The Massachusetts Court of Appeals rules that the state Medicaid agency erred when it determined that the assets in an irrevocable income-only trust were countable because, in the agency’s opinion, the trustee’s ability to purchase an annuity with trust assets allowed the trustee to distribute trust principal to the beneficiary. Heyn v. Director of the Office of Medicaid (Mass. App. Ct., No. 15-P-166, April 15, 2016).
Everlenna Roche transferred her home into an irrevocable income-only trust in 2003. In 2011, Ms. Roche moved to a nursing home and began receiving Medicaid benefits. Two years later, the Office of Medicaid terminated Ms. Roche’s benefits after determining that the trust should be considered a countable resource. Although the trust allowed the trustee to distribute only trust income, not principal, to Ms. Roche, the Office of Medicaid took the position that the trustee’s ability to purchase an annuity with trust funds in effect allowed the trustee to distribute to Ms. Roche the principal used to purchase the annuity, rendering the trust countable.
Ms. Roche passed away and her estate appealed the Office of Medicaid’s decision, but the appeal was rejected at an administrative level and upon review by the Superior Court. On appeal to the Appeals Court, Ms. Roche’s estate argued that state law prohibited the trustee from changing principal payments from the annuity into income and that the returned principal payments from the annuity were required to be retained in the trust.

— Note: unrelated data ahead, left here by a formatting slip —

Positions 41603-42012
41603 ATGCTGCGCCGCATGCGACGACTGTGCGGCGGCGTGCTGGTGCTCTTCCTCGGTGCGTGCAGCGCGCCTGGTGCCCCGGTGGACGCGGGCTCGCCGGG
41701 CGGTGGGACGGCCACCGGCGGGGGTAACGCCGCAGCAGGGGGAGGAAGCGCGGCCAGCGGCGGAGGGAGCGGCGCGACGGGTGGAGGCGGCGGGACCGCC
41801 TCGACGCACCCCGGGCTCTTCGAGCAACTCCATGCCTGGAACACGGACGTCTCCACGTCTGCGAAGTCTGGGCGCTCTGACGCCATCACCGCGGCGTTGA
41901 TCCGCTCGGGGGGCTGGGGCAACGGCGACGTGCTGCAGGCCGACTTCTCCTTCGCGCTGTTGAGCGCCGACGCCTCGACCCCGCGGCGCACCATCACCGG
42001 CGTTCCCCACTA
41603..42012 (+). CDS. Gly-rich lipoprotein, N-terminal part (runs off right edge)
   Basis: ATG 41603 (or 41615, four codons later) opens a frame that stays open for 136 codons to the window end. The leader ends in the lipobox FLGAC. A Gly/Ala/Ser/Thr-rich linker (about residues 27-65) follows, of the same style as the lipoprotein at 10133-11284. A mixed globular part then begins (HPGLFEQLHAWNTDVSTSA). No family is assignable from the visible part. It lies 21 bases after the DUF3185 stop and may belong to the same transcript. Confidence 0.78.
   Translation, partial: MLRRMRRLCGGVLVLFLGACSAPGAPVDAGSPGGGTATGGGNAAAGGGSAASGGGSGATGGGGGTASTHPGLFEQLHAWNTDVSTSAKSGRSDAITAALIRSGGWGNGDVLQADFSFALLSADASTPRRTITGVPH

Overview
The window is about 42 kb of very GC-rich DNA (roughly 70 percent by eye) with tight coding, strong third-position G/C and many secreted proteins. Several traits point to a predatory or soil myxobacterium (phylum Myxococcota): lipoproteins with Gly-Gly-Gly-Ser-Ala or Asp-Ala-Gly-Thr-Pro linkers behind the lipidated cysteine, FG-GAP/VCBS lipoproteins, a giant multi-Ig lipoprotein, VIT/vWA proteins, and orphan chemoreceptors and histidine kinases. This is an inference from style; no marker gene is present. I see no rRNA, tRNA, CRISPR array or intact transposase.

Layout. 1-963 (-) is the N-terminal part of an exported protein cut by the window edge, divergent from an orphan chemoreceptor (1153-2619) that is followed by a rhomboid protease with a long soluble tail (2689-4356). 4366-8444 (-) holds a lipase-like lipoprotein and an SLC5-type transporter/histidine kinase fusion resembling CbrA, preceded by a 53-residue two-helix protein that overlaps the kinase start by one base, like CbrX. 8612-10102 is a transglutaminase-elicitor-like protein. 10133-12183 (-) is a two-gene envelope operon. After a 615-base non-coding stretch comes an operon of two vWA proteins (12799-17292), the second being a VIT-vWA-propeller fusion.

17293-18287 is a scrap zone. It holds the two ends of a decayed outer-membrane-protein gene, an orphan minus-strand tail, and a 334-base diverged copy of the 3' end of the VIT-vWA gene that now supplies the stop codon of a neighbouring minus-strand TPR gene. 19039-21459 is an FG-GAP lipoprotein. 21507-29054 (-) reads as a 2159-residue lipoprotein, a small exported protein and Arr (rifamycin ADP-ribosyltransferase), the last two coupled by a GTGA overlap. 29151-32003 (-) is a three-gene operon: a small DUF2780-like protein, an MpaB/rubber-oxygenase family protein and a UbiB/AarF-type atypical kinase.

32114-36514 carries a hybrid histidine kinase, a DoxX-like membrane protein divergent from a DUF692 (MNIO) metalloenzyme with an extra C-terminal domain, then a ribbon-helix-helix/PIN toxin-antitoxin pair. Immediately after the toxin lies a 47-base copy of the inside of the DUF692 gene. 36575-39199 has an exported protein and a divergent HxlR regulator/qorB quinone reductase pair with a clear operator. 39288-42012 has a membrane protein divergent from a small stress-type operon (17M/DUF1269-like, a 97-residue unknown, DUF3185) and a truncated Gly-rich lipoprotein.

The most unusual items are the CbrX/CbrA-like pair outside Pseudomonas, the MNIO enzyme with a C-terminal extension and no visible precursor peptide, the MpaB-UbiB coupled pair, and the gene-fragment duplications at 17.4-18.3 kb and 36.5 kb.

The Massachusetts Court of Appeals overturns the Office of Medicaid’s decision. The court finds that “[o]ut of each annuity payment, only the investment income portion would be available for distribution to the grantor from the trust; that portion of each payment representing a return of capital would be required by the trust instrument to be retained in the trust. The income portion available for distribution in such circumstances would be no different in character than interest earned on a certificate of deposit . . . In all events, the trust principal is preserved in the trust, and is not available for distribution to the grantor under the governing provisions of the trust.” The court also agrees with Ms. Roche’s estate’s claim that state law prohibits an allocation of principal to income that would circumvent the trust’s prohibition on principal distributions.
The Massachusetts chapter of the National Academy of Elder Law Attorneys submitted an amicus curiae brief in support of the estate’s position.
To read the full text of the court’s decision, go to: http://law.justia.com/cases/massachusetts/court-of-appeals/volumes/89/89massappct312.html
For a blog post on the decision written by Sarah Foster of Margolis & Bloom, LLP, click here.